It is not a good day to be travelling in or through France, with fresh industrial action over pension reforms causing widespread chaos.
Train travel has been hit hard by the sixth national day of protest since early September over plans to raise the retirement age. A final Senate vote on the bill is due this week.
Acknowledging the inconvenience of the disruption, one commuter at the Gare du Nord in Paris said he had managed to organise his day and hopes unions will fight to the bitter end.
But, unable to find petrol amid a blockade of refineries, a regular motorist was forced to abandon his car in favour of strike-hit public transport.
Interviewed at the station, he said his journey to work had taken two and a half hours.
The showdown is also being played out in the skies or rather on the ground where many would-be air passengers are stuck. Up to half of today’s flights are cancelled at Paris’ Orly Airport. Protesters blocked access to Bordeaux Airport for part of the morning.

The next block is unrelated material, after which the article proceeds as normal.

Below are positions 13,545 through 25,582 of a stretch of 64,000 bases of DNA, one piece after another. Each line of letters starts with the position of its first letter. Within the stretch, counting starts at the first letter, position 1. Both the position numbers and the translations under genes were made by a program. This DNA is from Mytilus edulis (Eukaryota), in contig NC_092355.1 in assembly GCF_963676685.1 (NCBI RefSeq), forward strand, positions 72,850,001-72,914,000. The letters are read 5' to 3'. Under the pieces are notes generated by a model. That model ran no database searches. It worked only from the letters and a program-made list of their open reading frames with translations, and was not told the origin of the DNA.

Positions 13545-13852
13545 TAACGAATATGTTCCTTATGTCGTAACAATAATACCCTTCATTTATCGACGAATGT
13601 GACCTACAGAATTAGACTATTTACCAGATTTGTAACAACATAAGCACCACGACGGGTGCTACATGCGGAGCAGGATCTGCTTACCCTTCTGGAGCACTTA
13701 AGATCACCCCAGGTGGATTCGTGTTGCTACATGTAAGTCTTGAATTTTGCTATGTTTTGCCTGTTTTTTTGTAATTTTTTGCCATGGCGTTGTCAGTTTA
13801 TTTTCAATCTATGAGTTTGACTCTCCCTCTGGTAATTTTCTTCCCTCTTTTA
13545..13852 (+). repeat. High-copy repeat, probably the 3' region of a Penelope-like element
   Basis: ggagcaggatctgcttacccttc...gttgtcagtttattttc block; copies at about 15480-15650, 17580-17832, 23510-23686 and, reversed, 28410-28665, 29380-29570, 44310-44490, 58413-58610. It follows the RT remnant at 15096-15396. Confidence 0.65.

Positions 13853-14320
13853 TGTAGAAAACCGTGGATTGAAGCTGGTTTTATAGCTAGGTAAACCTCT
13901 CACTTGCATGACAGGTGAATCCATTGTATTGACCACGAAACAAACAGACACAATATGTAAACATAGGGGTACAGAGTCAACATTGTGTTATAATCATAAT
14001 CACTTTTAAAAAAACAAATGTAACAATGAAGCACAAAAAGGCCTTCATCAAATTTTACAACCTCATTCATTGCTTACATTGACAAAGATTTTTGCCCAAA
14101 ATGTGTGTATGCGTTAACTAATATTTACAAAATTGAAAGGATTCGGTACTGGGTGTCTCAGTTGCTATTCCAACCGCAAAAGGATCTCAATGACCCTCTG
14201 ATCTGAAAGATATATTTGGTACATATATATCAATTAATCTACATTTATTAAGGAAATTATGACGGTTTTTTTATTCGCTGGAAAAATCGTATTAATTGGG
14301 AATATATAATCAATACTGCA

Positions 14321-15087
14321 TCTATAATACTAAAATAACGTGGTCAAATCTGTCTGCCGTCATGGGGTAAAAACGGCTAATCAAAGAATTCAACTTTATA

President Nicolas Sarkozy however is not ready to back down.
Speaking in front of Chancellor Angela Merkel in the northern French seaside town of Deauville, he said that France would go ahead with the reform “just as our German friends did a few years ago.”
So far, the transport strikes have not paralysed France. However week-long walkouts at refineries and blockades of some fuel depots have sucked dry hundreds of petrol pumps. And that could pose a serious threat.